Parish of Straiton

A historical perspective, drawn from the Ordnance Gazetteer of Scotland: A Survey of Scottish Topography, Statistical, Biographical and Historical, edited by Francis H. Groome and originally published in parts by Thomas C. Jack, Grange Publishing Works, Edinburgh between 1882 and 1885.

This edition is copyright © The Editors of the Gazetteer for Scotland, 2002-2022.

It has taken much time and money to make the six-volumes of Groome's text freely accessible. Please help us continue and develop by making a donation. If only one out of every ten people who view this page gave £5 or $10, the project would be self-sustaining. Sadly less than one in thirty-thousand contribute, so please give what you can.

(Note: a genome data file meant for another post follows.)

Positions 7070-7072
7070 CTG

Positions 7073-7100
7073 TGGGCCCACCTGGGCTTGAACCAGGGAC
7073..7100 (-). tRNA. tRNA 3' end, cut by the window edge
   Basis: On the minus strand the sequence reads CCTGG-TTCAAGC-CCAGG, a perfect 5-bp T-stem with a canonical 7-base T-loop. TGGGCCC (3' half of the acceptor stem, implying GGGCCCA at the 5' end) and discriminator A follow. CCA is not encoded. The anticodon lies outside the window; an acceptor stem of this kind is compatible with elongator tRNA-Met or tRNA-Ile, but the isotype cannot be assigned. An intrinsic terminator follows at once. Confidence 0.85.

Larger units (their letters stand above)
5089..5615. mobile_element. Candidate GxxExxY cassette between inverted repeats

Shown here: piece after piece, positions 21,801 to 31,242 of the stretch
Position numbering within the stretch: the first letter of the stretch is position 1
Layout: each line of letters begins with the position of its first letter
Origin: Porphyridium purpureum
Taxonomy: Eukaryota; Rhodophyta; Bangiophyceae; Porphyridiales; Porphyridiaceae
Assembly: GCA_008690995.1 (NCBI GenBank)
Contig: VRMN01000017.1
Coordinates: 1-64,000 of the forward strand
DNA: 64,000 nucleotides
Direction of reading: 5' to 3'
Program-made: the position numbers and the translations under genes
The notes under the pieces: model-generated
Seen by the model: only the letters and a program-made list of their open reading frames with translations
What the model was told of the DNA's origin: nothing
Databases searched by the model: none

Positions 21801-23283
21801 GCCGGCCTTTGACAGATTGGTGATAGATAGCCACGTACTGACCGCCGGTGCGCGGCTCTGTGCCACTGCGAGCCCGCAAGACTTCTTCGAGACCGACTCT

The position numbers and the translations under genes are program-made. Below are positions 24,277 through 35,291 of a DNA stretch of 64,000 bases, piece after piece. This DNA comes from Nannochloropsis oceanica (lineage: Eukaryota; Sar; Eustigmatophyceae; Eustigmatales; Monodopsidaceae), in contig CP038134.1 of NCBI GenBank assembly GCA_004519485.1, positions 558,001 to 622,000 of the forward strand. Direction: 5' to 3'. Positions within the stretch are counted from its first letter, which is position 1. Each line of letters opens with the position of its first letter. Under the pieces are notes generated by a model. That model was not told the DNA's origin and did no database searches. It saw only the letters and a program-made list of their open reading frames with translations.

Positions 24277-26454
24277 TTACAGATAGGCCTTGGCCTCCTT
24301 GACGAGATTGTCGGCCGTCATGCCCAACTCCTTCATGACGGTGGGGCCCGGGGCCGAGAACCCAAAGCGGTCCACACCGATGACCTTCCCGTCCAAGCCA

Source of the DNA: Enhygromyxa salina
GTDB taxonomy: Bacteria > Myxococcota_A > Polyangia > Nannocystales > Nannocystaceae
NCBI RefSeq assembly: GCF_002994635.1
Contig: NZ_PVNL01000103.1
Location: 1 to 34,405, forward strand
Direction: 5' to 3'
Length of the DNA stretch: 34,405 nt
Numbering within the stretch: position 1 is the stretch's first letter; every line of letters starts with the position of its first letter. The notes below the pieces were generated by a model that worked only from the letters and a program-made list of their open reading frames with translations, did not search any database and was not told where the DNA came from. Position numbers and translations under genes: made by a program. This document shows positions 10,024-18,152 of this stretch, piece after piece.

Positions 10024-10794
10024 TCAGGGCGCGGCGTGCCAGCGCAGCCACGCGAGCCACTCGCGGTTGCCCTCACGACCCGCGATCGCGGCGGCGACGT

Use the tabs on the right of this page to see other parts of this entry Arrow

Links to the Historical Statistical Accounts of Scotland are also available:
(Click on the link to the right, scroll to the bottom of the page and click "Browse scanned pages")

1791-99: Straiton
1834-45: Straiton

Straiton, a village and a large parish of Carrick, S Ayrshire. The village, towards the NW of the parish, stands, 380 feet above sea-level, near the right bank of the Water of Girvan, 67/8 miles W by S of Dalmellington and 7 ESE of Maybole, under which it has a post office.